But it isn’t all about playing dress up — Goddard is deeply concerned with the art of construction: hand-craft techniques such as smocking, shirring, tatting and crocheting are essential to her aesthetic.

‘I grew up right next to Portobello Road in west London and spent a lot of my youth going to the vintage markets there,’ she says. ‘I loved the care, attention and techniques that went into making vintage clothes. I think it’s incredible that people used to wear garments with precious hand-embroidery and lace as nightwear and underwear.’

Before long, Goddard was making clothes and jewellery for herself and her younger sister, Alice, who now works as a stylist. ‘Every Friday night I would get home from college, make myself a dress and then go out in it,’ she recalls. ‘Then, when I was around 15 or 16, I discovered John Galliano and Alexander McQueen, and I knew that I wanted to go to Central Saint Martins and study under Louise Wilson.’

She did a BA in fashion knit before enrolling in an MA course at Central Saint Martins in 2012 — which she struggled with and failed. Surprisingly, however, she says, ‘It turned out to be one of the best things that ever happened to me.’

A look from Molly Goddard’s AutumnWinter 2019 Collection inspired by Tess of the d’Urbervilles by Thomas Hardy. Photo Courtesy of Molly Goddard

A look from Molly Goddard’s Autumn/Winter 2019 Collection inspired by Tess of the d’Urbervilles by Thomas Hardy. Photo: Courtesy of Molly Goddard

With London Fashion Week looming, and nothing to show from her course, she decided to create a portfolio of sorts, with the aim of landing a job.

‘I never thought I would start my own brand,’ she admits. ‘But I had this idea with my boyfriend [Tom Shickle] to make around 15 dresses for 15 friends. We rented a church hall in Mayfair and threw a huge party. The whole thing cost about £300.’

The off-schedule presentation in September 2014 was an unexpected hit, drawing influential fashion press, as well as brands and buyers. Since then she has become a regular fixture at London Fashion Week, collaborated with retailers on sell-out collections, and expanded her range of products to include menswear, bags and bridal.

Which brings us back to her 2019 Ready-to-Wear collection.

‘Hardy paints an incredible picture of the English landscape and seasons in Tess of the d’Urbervilles,’ says Goddard. ‘This collection was definitely about being wrapped up against the weather, physically and metaphorically.’

A look from the AutumnWinter 2019 Collection. Photo Courtesy of Molly Goddard

A look from the Autumn/Winter 2019 Collection. Photo: Courtesy of Molly Goddard

Models sashayed down the catwalk dressed for a storm, protected by balaclavas and sturdy boots. Wind machines installed along the runway caused their dresses to flare and flutter. ‘I wanted their dresses to be bashed and knocked around in the wind,’ says Goddard. ‘This protective element was a nod to Tess’s strength and durability.’

The six dresses coming to Christie’s will be suspended from the ceiling rather than displayed on models or mannequins.

‘What’s lovely about seeing the dresses like this is that it gives visitors the opportunity to look underneath and see their construction,’ she says. ‘I like the structure of the dress to be made from the manipulation of fabric rather than a tutu, underskirt or crinoline. At Christie’s you’ll be able to see all of that really clearly.’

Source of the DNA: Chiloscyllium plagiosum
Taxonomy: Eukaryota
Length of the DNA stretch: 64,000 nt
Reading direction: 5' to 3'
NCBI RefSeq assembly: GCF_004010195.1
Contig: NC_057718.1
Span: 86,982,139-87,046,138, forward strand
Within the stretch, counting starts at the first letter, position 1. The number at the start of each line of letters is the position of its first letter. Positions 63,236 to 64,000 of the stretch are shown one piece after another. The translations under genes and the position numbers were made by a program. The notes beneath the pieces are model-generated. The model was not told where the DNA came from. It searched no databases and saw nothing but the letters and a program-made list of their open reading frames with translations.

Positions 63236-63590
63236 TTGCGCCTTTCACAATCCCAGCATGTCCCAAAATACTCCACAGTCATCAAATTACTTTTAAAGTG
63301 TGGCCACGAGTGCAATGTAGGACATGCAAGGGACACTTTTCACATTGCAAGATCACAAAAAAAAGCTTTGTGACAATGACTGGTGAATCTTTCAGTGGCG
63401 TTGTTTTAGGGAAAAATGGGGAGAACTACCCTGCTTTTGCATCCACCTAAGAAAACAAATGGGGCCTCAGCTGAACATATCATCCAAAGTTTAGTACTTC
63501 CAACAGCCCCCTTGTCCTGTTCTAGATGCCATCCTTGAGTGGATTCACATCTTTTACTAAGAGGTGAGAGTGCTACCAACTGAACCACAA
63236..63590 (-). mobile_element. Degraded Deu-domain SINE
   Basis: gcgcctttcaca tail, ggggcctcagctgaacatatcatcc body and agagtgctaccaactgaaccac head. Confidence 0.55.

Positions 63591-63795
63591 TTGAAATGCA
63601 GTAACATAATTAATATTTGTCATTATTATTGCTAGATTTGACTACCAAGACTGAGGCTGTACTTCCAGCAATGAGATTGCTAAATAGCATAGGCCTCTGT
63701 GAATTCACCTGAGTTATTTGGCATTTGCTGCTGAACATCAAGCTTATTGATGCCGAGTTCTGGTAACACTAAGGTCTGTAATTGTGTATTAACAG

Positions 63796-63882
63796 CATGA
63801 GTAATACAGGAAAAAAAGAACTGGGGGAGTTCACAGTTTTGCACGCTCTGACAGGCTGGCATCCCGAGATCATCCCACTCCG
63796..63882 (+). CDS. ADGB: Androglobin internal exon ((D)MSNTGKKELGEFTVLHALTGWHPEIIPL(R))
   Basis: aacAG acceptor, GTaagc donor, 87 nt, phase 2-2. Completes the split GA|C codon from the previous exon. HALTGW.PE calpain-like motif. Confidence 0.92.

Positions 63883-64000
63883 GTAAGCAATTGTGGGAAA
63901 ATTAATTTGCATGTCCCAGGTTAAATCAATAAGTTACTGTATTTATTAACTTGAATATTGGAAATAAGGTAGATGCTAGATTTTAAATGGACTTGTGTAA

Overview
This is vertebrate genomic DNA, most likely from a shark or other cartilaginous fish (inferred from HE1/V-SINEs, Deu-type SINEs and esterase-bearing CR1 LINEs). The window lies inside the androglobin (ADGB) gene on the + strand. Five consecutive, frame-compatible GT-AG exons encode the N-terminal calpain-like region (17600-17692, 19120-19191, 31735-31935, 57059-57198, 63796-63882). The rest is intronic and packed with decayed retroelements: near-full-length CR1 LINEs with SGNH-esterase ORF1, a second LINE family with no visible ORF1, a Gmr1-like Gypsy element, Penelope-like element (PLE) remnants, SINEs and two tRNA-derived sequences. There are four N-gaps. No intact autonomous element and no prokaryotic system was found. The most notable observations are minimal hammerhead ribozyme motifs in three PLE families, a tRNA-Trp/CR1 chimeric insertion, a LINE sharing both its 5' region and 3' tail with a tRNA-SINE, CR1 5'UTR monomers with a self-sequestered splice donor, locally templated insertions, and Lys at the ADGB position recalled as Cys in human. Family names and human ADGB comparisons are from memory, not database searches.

Look 10 from the AutumnWinter 2019 Collection. Photo Courtesy of Molly Goddard

Look 10 from the Autumn/Winter 2019 Collection. Photo: Courtesy of Molly Goddard

So why these six? ‘They are a very good representation of what we do best,’ she explains. ‘By which I mean taking relatively normal designs and turning them into something totally different, using techniques like shirring and hand-smocking, or by scaling them up and using unexpected fabrics.’

Look 10 (above) is a case in point. Goddard has elevated a simple babydoll silhouette with bunches of small pleats around the waist, a voluminous, elongated skirt and elegant elbow-length sleeves — and, in typical Goddard fashion, paired it with boots and tailored trousers.

The Daria, from the AutumnWinter 2019 Collection. Photo Courtesy of Molly Goddard

The Daria, from the Autumn/Winter 2019 Collection. Photo: Courtesy of Molly Goddard

The Daria (above) will also be on display. ‘There will be lots of pink, smocking and tulle,’ she says with a laugh. ‘I don’t think of these pieces as old-season but as being very current to me now.’

Each collection, it transpires, is born out of extensive, immersive research into both real and imaginary worlds. ‘I like to go to the library and scan through books and images, and people-watch and go to markets, and then pull it all together to create a loose theme or imaginary person to serve as a kind of muse,’ she says.

‘I think about what that person might do, and what they might wear, and how and when they might wear it. That kind of immersive approach shapes our shows, too.’

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So how does she feel about the forthcoming Christie’s exhibition? ‘It’s really exciting. I think there’s a real art to how we make our clothes, so it will be lovely to have them presented alongside such special things.’

Exactly which things will only be revealed to Goddard at the opening in June. ‘Seeing my dresses alongside a Henry Moore, a Marc Chagall or a Lucas Cranach will be really amazing,’ she says. ‘I’m honoured to be appreciated in this new kind of setting.’

Dresses from Molly Goddard’s 2018 and 2019 Autumn/Winter, and Spring/Summer 2020 Ready-to-Wear collections will be exhibited from 6 to 15 June 2022 in The Art of Literature, part of Christie’s London Now summer season of exhibitions, events and auctions